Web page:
View Full Version : General Guide for First Time Buyers?
October 16, 2012, 01:44 PM
I'm looking to buy my first semiautomatic rifle, just as a general urban SHTF contingency. I live in an area that has seen enough riots and crime for me to justify spending some money on one.
Do any of you have good guides, websites or book recommendations for where I can start learning about AR vs. AK, calibers, applications, parts, uppers/lowers, etc?
I know this forum is a good resource, and I'm learning things, but it's all non-linear. Info about how to change your triggers is useful, but not to someone who doesn't even know which side of the gun the trigger is on (exaggerating).
Would really appreciate any shove in the right direction here. Non-military, non-LEO but doing what I can to learn with a late start.
October 16, 2012, 05:18 PM
to find some prices and a little information on different rifles you can check out http://www.gunup.com/ Have you thought about what features you want in your new rifle, or how much you would like to spend? Another thing to look at is the ammo you will be shooting. Good luck!
October 16, 2012, 05:33 PM
Thanks for that link, mikems. That Gun Finder feature is pretty excellent :)
I'd like to get out of this without breaking $1,000, preferably staying closer to $700. Also, my closest range is far enough away that I can only go on weekends... so this isn't a gun I'm going to be running courses with or firing on a weekly basis. Ammo-wise, I'm more concerned with situational application than cost, for the above reason(s).
If it matters, i'm a pretty big guy, 6'5 with large hands.
October 16, 2012, 06:09 PM
Do you live in Flint, Michigan? Bars on all the windows of all the houses. I couldn't live like that.
October 16, 2012, 07:22 PM
Well how about some free user manuals and guides for AR15's and AK's.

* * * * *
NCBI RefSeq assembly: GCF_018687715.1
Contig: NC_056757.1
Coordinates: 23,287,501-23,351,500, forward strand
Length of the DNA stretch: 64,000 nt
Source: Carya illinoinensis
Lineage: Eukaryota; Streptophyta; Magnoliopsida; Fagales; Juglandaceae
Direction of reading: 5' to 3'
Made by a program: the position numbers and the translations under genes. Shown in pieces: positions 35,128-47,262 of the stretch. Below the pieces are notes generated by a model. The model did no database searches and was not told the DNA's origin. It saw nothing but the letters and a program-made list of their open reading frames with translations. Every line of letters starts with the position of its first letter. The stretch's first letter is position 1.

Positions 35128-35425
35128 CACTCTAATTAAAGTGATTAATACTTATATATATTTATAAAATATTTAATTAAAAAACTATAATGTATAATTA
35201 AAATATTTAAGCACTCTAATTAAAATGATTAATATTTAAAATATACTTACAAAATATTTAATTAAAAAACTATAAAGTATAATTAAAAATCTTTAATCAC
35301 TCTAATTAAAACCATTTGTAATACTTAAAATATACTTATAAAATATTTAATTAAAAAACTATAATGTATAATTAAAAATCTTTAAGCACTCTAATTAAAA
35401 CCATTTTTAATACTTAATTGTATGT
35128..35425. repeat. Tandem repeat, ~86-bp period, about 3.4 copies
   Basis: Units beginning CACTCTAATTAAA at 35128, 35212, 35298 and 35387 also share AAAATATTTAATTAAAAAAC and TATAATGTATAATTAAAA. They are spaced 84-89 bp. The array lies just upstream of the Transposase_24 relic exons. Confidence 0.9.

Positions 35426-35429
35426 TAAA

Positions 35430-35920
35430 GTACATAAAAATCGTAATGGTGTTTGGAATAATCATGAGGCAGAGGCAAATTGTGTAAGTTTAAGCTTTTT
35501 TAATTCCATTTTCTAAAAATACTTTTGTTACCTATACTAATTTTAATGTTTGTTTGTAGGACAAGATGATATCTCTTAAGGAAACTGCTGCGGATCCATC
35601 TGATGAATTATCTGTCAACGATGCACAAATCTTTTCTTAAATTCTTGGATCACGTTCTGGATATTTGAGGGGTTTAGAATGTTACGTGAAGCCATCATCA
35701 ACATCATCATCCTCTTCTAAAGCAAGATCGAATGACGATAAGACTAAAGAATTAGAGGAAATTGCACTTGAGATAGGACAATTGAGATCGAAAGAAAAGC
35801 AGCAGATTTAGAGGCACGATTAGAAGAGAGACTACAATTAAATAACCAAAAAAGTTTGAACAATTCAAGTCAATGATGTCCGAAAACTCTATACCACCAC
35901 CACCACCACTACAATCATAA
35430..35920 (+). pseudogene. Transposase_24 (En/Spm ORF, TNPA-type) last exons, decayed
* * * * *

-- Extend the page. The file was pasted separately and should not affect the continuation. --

Look here. Go to bottom of the page.
Here are also some good reads. (Note the "Assault Weapons Ban" was only from 1994-2004 and is now no more. **Some states** however still ban certain styles or types of "assault weapons")
Here is also a good read VERY BASIC but some good info non the less.
October 16, 2012, 08:36 PM
The 1st thing that you need to do is define your parameters and what is important to you.
2nd is define your budget (which you have done).
3rd is find a weapon that meets your parameters and fits your budget.
A budget of $700 is going maybe pushing it for a "duty" weapon.
$900-$1,100 is probably going to be more realistic for a high quality AR/AK suitable for "duty" use, but depending on your parameters you might be able to do it. You might also find out that you are buying more weapon than you need as well.
What are your parameters? What do you need to be able to do with it and what prior training/experience do you have?
October 16, 2012, 09:57 PM
Do you live where there are any restrictions? You can go as cheap as an SKS or as expensive as a fully tricked out AR. One often overlooked option is a Mini 14. The old ones have a bad rep for accuracy, but the new ones are supposed to be pretty good. They are reliable and ergonomic. It is a good choice in a rights-restricted state. If an AR lights your fire, it is hard to go wrong with a Colt or Smith.
October 16, 2012, 10:12 PM
For defending a home, a rifle or shotgun is a good choice. For "general urban" situations, I'd actually say a pistol is a better 1st gun. My reasoning is that in most states, there is a legal way to carry a pistol, so you can have it with you. If violence breaks out and you are not standing next to your gun safe, a holstered pistol on your person is a welcome option!
That said, rifles generally have a lot more energy behind each round, compared to pistols. Also, for minimally trained people, the length of a rifle or shotgun makes getting hits on targets easier than pistols when talking about similar ranges.